As energy demand stagnates, financial pressures increase and fixed operating costs remain high, the U.S. nuclear industry is expected to face additional plant closures.
Just look at it, six reactors have closed since 2013, and more plants, including Entergy’s Pilgrim in Massachusetts, and Exelon’s Oyster Creek in New Jersey and Three Mile Island in Pennsylvania, are on tap to shut down in 2019.
Decommissioning trust funds are among one area where the Nuclear Regulatory Agency (NRC) would target the new rules. Earlier this year, a report from investment consulting firm Callan LLC concluded the funds’ balances totaled $64 billion at the end of 2016 — a 6 percent increase from the previous year’s total, but still $41.8 billion short of total estimated decommissioning expenses for the sector. The study covered 27 investor-owned utilities and 27 public power utilities. There are currently 99 operating nuclear reactors and 11 non-operating reactors.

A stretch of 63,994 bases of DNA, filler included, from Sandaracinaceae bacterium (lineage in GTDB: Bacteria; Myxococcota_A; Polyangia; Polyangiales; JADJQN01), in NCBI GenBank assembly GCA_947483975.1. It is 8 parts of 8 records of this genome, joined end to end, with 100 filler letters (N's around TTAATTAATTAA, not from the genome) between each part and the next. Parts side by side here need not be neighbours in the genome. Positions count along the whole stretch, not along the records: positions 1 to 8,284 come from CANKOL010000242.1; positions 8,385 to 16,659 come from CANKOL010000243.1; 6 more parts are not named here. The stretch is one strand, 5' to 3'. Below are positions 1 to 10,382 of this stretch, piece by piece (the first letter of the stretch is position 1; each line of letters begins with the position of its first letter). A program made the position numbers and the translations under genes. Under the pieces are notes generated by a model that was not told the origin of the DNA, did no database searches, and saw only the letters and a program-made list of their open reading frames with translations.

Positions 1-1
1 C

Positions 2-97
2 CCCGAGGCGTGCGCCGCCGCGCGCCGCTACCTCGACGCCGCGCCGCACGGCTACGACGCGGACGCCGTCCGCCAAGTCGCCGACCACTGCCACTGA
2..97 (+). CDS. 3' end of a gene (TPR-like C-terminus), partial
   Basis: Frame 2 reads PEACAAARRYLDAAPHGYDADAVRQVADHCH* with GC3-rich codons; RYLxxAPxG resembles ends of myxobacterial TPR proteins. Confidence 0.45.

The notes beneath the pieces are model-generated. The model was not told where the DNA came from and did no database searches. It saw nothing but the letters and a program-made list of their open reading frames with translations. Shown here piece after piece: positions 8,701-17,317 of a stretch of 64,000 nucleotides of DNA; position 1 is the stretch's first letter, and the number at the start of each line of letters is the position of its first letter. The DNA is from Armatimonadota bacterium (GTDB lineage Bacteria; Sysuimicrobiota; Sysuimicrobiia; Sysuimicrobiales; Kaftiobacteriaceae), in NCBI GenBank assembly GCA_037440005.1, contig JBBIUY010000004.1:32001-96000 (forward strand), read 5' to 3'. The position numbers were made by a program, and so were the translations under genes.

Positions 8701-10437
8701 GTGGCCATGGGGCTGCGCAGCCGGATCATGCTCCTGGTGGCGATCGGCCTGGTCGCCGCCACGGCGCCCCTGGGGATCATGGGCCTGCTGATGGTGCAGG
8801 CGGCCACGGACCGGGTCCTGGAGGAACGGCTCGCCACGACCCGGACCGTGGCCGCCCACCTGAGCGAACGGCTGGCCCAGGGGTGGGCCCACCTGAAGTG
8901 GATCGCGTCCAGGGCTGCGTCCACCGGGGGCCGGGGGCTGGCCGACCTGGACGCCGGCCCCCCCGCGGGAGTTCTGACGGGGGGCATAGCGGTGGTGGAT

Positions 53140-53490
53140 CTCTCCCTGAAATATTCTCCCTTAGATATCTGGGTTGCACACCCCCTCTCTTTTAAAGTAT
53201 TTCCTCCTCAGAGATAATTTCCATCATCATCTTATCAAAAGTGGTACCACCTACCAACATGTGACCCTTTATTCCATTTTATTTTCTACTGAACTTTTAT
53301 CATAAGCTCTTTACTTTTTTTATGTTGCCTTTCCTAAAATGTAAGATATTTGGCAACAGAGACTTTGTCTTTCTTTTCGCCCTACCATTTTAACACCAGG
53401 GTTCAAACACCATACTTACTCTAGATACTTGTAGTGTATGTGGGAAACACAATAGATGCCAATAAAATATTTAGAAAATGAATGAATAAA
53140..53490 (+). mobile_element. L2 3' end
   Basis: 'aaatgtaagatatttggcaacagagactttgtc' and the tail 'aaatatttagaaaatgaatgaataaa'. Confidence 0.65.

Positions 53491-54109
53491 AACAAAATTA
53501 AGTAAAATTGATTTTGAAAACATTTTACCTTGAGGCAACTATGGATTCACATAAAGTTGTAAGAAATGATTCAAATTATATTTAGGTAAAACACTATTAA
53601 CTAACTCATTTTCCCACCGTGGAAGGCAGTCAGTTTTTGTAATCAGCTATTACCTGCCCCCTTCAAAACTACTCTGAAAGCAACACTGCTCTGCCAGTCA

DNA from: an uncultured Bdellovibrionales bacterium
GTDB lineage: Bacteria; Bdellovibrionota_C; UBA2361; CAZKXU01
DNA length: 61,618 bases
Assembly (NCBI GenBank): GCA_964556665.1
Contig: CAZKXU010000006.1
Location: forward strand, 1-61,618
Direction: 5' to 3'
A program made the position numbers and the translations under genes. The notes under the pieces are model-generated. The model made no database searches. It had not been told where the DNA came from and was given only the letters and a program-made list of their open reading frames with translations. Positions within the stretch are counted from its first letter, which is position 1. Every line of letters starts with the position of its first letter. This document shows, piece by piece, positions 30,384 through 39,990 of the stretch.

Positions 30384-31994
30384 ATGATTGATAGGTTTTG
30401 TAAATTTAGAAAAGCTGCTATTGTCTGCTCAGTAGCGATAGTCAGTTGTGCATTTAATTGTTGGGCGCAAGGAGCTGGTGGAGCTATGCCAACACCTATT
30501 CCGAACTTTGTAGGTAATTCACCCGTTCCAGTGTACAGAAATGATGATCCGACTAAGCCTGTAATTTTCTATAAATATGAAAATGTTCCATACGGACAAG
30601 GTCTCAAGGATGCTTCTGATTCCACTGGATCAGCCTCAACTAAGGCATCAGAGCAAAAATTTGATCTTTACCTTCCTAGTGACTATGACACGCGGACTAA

In a “regulatory basis” to support a rulemaking, published this month, the NRC said it would likely issue the new rules for public comment next year.
Rules would cover a range of issues, including training requirements for certified fuel handlers, the decommissioning trust funds, offsite and onsite financial protection requirements and indemnity agreements as well as the application of the backfit rule, which allows new or revised requirements to be issued to licensees of nuclear power reactor facilities.
Also in the regulatory basis, the NRC staff said it recommends “guidance development and inspection procedure updates for minimum staffing of non-licensed operators and aging management of certain [structures, systems, and components].” Staff also determined that fatigue management would not be addressed in the new decommissioning rules.
The cost of decommissioning nuclear reactors is a major issue facing the industry. A 2012 draft report by the Pacific Northwest National Laboratory, completed for the NRC, examined four decommissioned plants: Rancho Seco, Maine Yankee, Trojan and Haddam Neck.
The report compared original estimates against actual costs and found shortfalls in estimates for project management, decontamination and removal, insurance and regulatory costs ranging from 100 percent to 250 percent.